This was my first novena. Non-Catholics likely have no idea what it is. I sure didn’t!

Novena comes from the Latin novem (i.e., nine) and typically refers to nine days of prayer, asking God for a specific intention and often through a specific saint’s intercession. Praying for the intercession of the saints is a historic practice dating to the earliest Christians. Saints are those who lived heroically virtuous lives, offered their life for others, or were martyred for the faith, and who are thus worthy of imitation. They lived in holiness, dedicated to serving God. They remind us that this life will end and that only what was done for Christ will have a lasting reward. Today, they serve as examples for all Christians, showing us how to lead a more spiritual life in communion with our Lord and Savior. And all Christians are called to be saints. Intercession is simply when we Christians ask our departed brothers and sisters in Christ, who we believe are in Heaven, to add their prayers to our prayers to God (just as we ask our friends and family members to pray for us).

Novenas are a way to grow more purposeful, consistent, and persistent in daily prayer. We pray for the same petition, devotion or intention during the novena.

Why nine days? A couple reasons. First, as outlined in the Bible, Jesus told His disciples to gather and pray after His Ascension into Heaven and the Church’s Tradition tells us the Apostles and the Virgin Mary prayed together for the nine days between His Ascension and Pentecost. Second, nine for the months Mary carried Jesus in her womb. During the Middle Ages, Christians traditionally spent nine days praying before Christmas for this very reason.

So, for nine straight days starting March 10 my wife and I gathered with our friends I&H and their beautiful children (ML, GM, JI and DM) to pray. Before we started, ML (she is 6 years old) asked what she should write down as my intention or petition. I told her (in Spanglish):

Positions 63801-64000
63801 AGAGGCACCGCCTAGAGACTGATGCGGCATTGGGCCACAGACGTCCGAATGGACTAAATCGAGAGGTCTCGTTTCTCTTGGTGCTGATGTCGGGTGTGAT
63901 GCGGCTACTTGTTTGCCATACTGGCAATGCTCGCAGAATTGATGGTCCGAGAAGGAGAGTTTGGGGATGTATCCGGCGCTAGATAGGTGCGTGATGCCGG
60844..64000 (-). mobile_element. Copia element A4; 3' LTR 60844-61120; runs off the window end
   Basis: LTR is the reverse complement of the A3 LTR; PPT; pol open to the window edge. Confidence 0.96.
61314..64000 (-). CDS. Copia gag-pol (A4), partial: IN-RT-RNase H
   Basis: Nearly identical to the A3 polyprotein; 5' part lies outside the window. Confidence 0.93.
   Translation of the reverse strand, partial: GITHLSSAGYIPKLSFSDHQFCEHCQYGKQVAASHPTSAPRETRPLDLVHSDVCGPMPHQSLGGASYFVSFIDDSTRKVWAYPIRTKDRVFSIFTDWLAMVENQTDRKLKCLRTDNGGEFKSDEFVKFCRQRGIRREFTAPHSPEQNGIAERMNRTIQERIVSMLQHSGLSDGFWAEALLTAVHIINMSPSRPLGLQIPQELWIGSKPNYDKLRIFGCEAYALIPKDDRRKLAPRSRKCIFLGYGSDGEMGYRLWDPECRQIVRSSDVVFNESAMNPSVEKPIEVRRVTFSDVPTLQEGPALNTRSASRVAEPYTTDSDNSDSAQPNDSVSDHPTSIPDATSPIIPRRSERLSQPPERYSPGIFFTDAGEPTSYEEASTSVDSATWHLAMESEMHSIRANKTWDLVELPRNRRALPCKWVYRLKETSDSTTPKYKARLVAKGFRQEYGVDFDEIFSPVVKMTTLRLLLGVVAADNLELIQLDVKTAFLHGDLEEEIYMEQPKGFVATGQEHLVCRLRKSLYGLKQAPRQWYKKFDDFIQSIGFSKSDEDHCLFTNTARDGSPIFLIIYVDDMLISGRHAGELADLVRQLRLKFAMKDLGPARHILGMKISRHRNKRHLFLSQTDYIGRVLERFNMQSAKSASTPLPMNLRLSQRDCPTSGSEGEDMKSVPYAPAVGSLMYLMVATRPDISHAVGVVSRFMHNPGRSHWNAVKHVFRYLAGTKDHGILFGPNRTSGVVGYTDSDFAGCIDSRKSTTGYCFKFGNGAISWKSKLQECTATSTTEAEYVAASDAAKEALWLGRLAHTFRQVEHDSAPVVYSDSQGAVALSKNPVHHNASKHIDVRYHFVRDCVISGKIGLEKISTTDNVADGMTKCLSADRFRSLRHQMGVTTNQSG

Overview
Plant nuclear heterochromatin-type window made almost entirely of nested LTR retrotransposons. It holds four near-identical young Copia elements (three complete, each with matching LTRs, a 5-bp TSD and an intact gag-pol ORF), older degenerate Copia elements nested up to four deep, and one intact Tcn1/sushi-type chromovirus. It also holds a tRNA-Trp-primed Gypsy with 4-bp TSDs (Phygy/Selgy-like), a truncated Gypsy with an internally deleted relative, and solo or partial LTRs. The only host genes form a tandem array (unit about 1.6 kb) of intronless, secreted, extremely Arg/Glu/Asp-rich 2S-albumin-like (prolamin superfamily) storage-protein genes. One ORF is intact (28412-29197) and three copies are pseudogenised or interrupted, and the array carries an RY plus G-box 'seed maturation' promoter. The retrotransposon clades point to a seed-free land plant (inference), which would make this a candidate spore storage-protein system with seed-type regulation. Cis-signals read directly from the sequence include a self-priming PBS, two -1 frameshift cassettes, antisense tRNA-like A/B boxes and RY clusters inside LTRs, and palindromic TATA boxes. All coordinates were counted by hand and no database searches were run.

• patience to await the results of the annulment process I’m currently experiencing, as I seek to have my first marriage (which ended in divorce) declared invalid (i.e., a decision of the Catholic Church acknowledging marriage was never established); and

  • humility to accept whatever judgment comes back, whenever it comes back.

She wrote down “patience and humble acceptance” as a 6-year-old might ❤

I can be very impatient. I am also prone to the sin of pride. Practicing patience with humility, especially when it comes to something entirely out of my control, is very challenging for me. This is particularly true when it is required due to my own past mistakes.

After a multi-year personal journey I finally admitted in August or September of 2022 that I believe(d) Catholicism is true. This journey included, among other things: my painful and reluctant admission that life felt meaningless; my equally painful and reluctant admission that I had never lived a Christian life even when I said I had; the realization that I have done awful things and then subsequently performed mental gymnastics to feel better; my eventual light conversion from longtime selfish materialism and practical atheism to Anglican Christianity; and studying in an Anglican seminary at the University of Toronto. My lone remaining objection to Catholicism was the fact that I’m divorced. But I believe(d) the Catholic Church’s teachings on marriage, and I admitted Flannery O’Connor was right:

“The truth does not change according to our ability to stomach it.”